There was enough drama in Nigerian politics in 2017 to last for decades.
As a Nigerian, when you think you've seen it all, the cosmic political director laughs in your face, hands someone his beer and drags you back into the ring for another round.
2017 was a very eventful year in Nigerian politics, with at least half of its political actors serving us with a range of contentious, comical and controversial moments.
Here are some of the most noteworthy moments of Nigerian politics in 2017:
It's unsurprising that the country's commander-in-chief is its most prominent actor, and President Muhammadu Buhari did not fail to be the centre of attention for most of the year, half of it for the wrong reasons.
The president's two high profile trips to London to treat an undisclosed illness didn't help his stock much as it sent more than a few tongues wagging.
His absence resulted in Vice President Yemi Osinbajo celebrating a milestone 100 days as Acting President.
The president spent 154 days out of the country treating himself while remaining completely silent about the nature of his illness.
When he came back from his second trip that took 103 days, he assured Nigerians of the country's ironclad unity and rebuked social media comments that crossed the national red line.
Great times Mr President. More in 2018, please.
Part of the effects of President Buhari's absence from the seat of power for almost half of the year was a festering of hostilities between the executive and legislature that finally exploded in July.
After a perceived slight against their relevance by then-Acting President Osinbajo, lawmakers decided to stop considering or confirming any federal appointments sent to the parliament until they were made to feel important again.
This is because Osinbajo had stated that executive appointments did not require legislative approval based on Section 171 of the Nigerian constitution.
The Senate had been at odds with the presidency after it rejected the nomination of Ibrahim Magu as the chairman of the Economic and Financial Crimes Commission (EFCC), but the presidency still kept him on as acting chairman.
The tension eased after President Buhari's return in August, but Magu is still acting chairman.
Guess you can't win it all.
Senator Dino Melaye has controversies as many as the exotic cars in the fleet that he parades on social media.
Unwilling to be outdone, the lawmaker representing Kogi West senatorial district was involved in two separate high profile controversies this year.
One of such controversies which brought his academic qualifications into question resulted in one of 2017's truly viral moment.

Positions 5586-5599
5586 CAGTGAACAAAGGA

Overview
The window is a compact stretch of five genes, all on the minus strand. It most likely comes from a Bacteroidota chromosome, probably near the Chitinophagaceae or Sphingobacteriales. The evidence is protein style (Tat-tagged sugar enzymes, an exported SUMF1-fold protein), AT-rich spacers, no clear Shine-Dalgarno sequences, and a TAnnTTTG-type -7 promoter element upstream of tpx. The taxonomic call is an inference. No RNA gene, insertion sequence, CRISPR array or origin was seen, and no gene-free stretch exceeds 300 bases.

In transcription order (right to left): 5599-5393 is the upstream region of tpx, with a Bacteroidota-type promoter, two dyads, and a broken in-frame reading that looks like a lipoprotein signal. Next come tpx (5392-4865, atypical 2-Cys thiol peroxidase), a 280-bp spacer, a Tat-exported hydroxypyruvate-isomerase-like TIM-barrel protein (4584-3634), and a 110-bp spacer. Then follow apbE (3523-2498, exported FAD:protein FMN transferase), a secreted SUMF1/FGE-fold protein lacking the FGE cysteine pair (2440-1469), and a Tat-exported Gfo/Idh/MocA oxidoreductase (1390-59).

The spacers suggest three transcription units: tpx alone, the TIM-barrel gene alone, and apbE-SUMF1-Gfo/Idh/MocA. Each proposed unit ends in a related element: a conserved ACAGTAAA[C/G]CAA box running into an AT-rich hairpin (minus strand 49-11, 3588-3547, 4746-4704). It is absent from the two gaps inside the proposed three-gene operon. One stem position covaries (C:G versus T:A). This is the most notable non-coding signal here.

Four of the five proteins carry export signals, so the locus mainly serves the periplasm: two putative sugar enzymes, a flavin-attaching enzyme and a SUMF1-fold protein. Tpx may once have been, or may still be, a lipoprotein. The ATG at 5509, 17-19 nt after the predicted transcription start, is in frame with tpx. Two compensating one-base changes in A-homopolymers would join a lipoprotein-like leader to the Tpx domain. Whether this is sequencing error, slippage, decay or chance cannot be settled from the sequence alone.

In a bid to rub his apparent vindication in the face of his nosy enemies, Melaye made a video where he broke into a song and dance that became a constant feature on social media for weeks.
The 'music video' was so successful that the Senator sort of made a music tour out of it, singing it with a band in his native Kogi, and all way to the Notting Hill Carnival in London where he was booed and called a thief by an unappreciative crowd.
President Buhari's anti-corruption war remains without a notable conviction and this has created a huge PR problem for its image.
At some point, Senate President Bukola Saraki appeared to be the first potential scapegoat that'll help the administration issue a warning shot to corrupt government officials.
After accusations from the EFCC, the former governor of Kwara State was charged to court in 2015 with 13 counts of false declarations of assets when he was governor.
In defiance, the Senate President filed a no-case submission before the Code of Conduct Tribunal (CCT) on May 26, 2017 saying all evidence presented by the prosecution lacks merit.
The tribunal dismissed the case against Saraki in a ruling on June 14, 2017, due to the failure of the prosecution to prove he had a case to answer.
The ruling didn't go down well with the chairman of the Presidential Advisory Committee Against Corruption (PACAC), Professor Itse Sagay, who publicly criticised the judgement and even sort of admitted that he tried to influence the Justice Danladi Umar-led tribunal.
Even though the Federal Government has tabled a notice of appeal at the Court of Appeal in Abuja, Saraki appears to have won 2017 already.
Former Vice President Atiku Abubakar has been a mainstay in Nigerian politics ever since he served as deputy to former President Olusegun Obasanjo between 1999 and 2007.